What ALL successful traders have done though is:
- Found a method that suits THEM, in terms of the overall basis being used, the preferred timeframe, the inherent volatility, the amount of time required per day needed in front of a screen etc.;
- AND combined it with rigorous risk control;
- SO THAT by being applying the above factors, they are psychologically able to rely on the system, to stick with it when a run of losses occur (which can happen to anyone and any method) and to faithfully adhere to the entry and exit rules.
Following on from that, give those same people some time, and I could also guarantee that they would have made some changes to the system (differing parameters, timeframes, entry/exit criteria), in an attempt to make themselves fully 'compatible' with the system they are using. The smart ones would only do this after a reasonable number of trades, and would slowly make any changes to quantify the effect, but would ensure that they still use appropriate risk controls at all times.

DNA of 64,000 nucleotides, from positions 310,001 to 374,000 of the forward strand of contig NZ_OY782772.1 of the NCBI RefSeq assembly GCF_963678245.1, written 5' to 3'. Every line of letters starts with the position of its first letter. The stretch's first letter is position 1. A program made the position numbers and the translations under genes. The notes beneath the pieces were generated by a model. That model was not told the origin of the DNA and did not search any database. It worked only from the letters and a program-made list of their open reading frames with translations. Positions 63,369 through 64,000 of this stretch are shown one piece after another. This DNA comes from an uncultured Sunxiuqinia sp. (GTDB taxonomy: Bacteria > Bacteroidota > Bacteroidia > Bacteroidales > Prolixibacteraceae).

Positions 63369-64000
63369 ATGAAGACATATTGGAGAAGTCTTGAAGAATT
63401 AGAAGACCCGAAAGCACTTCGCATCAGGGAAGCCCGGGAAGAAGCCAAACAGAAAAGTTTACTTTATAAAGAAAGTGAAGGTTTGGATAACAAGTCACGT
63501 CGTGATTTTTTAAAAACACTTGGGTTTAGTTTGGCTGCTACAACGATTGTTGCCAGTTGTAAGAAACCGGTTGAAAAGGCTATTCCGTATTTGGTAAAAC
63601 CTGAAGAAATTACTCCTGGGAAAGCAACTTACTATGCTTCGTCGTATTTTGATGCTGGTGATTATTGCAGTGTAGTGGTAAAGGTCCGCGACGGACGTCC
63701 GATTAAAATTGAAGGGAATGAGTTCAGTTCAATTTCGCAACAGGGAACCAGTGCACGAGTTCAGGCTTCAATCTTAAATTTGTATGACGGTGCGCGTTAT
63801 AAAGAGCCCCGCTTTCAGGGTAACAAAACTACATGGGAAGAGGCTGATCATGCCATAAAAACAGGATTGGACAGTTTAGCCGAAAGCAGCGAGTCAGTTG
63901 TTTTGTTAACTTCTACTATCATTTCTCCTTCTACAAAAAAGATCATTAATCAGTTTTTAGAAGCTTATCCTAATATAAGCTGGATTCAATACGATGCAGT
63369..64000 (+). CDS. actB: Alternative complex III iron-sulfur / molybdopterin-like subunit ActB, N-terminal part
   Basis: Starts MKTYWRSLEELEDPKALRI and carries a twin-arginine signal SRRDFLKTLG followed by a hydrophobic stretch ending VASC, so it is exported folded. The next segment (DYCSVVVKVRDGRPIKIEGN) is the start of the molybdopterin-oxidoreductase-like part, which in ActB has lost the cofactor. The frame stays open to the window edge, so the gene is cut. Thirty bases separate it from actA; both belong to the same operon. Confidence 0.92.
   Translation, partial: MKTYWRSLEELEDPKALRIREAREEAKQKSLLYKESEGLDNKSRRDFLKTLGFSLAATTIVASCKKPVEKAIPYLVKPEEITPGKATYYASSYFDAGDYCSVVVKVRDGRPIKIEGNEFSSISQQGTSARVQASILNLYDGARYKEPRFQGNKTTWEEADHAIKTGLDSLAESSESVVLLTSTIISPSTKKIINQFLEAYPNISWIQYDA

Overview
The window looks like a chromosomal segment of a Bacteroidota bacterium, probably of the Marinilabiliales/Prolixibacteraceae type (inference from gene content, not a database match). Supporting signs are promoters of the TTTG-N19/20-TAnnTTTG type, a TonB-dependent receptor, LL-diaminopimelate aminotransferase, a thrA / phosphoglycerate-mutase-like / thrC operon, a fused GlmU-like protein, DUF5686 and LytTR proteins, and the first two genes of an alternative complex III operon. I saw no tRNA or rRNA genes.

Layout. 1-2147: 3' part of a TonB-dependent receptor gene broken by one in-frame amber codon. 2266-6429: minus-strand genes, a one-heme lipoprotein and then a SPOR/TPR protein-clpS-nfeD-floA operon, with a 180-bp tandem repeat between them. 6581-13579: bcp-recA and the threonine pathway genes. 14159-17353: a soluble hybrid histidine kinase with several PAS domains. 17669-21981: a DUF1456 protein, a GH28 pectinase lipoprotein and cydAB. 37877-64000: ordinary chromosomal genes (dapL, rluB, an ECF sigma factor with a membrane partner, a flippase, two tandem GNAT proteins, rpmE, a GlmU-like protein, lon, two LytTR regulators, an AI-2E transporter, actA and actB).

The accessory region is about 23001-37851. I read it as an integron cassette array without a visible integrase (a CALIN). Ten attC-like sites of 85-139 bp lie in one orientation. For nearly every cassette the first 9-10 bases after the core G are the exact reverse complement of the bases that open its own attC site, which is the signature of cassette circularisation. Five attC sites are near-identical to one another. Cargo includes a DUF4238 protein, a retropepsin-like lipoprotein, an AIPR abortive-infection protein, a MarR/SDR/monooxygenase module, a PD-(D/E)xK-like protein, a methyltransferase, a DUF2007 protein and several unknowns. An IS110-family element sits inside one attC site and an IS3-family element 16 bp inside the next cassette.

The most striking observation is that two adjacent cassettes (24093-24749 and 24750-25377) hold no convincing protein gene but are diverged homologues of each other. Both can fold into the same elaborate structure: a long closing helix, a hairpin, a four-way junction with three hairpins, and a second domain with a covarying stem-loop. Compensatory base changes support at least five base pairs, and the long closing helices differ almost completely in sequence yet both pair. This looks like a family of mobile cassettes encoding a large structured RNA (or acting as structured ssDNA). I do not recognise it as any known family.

Because of the 'trader effect' on your results, this is why I place relatively little reliance on backtesting or paper trading. While they may give you a clue as to whether a system is basically profitable or not, there is a world of difference psychologically between paper trading and real trading. It's at this time whether a trader finds out if they are truly compatible with the system, and can faithfully follow the rules.
Even in individual realms of trading, such as trend following, there are a myriad of different ways to identify a trend, be it using price channels, moving average crossovers, volatility adjusted breakouts, whether to enter on new highs or pullbacks, and many others.
At the end of the day only you can make that choice, and determine whether the system being used is right - FOR YOU.